PMID: 3059059Oct 1, 1988Paper

Pharmacodynamic and biological effects of anti-estrogens in different models

Journal of Steroid Biochemistry
J R PasqualiniN Giambiagi

Abstract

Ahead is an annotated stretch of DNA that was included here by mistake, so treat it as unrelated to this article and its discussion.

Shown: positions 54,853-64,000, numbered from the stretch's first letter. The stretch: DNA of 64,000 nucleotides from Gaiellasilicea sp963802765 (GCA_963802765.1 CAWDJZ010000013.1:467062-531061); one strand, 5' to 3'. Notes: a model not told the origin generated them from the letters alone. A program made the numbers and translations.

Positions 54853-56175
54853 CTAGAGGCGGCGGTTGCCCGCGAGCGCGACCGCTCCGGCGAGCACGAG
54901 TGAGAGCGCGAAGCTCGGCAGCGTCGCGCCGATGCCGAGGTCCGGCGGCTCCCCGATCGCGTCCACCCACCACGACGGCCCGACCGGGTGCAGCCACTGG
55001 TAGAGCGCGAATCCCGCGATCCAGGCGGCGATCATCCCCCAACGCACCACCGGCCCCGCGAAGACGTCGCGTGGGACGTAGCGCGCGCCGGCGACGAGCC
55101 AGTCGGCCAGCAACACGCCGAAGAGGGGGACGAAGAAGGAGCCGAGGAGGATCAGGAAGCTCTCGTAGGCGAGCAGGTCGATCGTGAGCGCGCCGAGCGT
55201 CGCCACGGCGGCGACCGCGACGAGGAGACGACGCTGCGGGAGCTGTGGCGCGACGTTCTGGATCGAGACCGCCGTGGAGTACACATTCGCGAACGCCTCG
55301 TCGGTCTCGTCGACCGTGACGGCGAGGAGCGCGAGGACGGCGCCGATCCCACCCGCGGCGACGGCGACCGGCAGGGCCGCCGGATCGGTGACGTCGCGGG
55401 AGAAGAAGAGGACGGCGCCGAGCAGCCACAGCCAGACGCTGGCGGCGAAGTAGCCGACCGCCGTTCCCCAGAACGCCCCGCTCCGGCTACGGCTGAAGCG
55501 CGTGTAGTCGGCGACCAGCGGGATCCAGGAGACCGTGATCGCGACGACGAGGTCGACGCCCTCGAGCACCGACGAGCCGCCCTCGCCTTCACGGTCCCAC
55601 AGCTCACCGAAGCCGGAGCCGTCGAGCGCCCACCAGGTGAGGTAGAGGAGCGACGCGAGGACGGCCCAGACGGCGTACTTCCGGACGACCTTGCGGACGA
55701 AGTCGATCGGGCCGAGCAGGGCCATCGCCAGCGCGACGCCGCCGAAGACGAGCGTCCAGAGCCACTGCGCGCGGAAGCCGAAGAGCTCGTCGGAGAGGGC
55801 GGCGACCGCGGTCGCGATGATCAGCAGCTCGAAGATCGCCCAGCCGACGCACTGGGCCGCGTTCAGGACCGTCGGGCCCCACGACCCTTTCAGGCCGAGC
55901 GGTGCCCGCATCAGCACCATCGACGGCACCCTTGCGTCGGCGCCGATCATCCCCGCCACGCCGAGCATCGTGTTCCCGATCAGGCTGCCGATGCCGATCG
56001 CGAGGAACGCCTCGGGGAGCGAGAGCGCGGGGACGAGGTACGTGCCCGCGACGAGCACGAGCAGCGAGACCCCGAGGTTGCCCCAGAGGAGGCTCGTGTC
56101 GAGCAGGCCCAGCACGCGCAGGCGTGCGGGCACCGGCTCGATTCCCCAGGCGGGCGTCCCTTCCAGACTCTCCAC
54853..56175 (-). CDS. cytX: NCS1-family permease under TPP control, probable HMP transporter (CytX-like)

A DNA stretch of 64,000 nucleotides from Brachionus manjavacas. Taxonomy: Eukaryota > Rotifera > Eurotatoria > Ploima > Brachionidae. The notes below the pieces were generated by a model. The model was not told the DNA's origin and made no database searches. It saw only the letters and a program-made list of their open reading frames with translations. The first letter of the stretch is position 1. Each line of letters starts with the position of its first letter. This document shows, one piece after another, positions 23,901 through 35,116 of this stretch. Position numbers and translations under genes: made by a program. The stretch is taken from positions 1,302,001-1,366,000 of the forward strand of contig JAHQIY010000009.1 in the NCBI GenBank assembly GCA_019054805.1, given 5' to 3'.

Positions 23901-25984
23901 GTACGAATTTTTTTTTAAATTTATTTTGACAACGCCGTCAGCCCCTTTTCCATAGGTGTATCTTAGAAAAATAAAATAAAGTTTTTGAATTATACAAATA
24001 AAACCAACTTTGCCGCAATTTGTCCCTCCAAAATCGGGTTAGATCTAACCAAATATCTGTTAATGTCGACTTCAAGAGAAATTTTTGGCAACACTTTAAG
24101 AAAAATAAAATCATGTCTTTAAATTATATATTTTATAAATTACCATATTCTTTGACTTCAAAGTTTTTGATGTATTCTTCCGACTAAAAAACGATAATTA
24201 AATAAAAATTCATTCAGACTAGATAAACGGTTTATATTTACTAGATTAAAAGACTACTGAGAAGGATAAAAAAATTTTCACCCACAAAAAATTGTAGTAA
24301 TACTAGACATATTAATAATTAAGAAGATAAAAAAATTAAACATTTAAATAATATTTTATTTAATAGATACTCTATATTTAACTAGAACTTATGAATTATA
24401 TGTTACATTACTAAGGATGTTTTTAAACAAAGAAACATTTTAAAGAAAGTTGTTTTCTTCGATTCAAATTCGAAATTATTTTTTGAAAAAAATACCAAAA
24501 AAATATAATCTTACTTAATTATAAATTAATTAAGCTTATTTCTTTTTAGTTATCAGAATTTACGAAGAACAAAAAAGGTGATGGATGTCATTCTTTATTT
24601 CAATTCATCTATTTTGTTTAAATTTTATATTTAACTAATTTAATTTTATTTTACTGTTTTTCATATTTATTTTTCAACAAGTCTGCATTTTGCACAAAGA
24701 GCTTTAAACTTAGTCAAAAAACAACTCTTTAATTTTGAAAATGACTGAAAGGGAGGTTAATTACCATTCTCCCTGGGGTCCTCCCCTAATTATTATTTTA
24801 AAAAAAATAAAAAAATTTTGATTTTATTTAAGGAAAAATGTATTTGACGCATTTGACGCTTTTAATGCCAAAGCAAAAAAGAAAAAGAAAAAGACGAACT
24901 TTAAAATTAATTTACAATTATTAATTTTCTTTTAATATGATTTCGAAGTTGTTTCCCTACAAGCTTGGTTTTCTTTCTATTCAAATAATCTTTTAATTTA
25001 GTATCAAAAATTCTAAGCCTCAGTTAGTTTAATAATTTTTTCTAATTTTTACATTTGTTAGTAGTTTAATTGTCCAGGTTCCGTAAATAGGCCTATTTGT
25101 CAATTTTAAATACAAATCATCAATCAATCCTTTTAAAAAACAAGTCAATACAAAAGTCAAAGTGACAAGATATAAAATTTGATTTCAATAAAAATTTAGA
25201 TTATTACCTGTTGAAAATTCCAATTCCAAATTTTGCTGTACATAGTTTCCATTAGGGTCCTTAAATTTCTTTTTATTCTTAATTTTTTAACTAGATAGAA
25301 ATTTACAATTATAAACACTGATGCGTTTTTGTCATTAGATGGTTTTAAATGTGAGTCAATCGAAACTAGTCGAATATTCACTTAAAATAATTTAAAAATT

The biological response to anti-estrogens is very variable and depends on the animal species considered, the target organ, the parameter studied, and the experimental conditions. Anti-estrogens can bind specifically, (1) to the estrogen receptor, (2) to the typical anti-estrogen specific binding site, and (3) to low density lipoproteins in the plasma. Using a monoclonal antibody against the estrogen receptor, different immunological characteristics of the anti-estrogen-receptor complex can be observed. This difference could explain some of the different biological effects. Studies using different human mammary cancer cell lines (hormone-dependent) show that anti-estrogens are active in decreasing cell proliferation. Also, anti-estrogens can block proteins specifically produced by these cells. Some of these proteins could act as growth or inhibitory factors. Estrogen sulfates are the main precursors of estradiol in breast tissues and this conversion is significantly decreased by anti-estrogens. It is accepted that the main pathway of action of anti-estrogens is through the estrogen receptor, but recent information suggests the possibility that this is not the only step in the mechanism of action of anti-estrogens.

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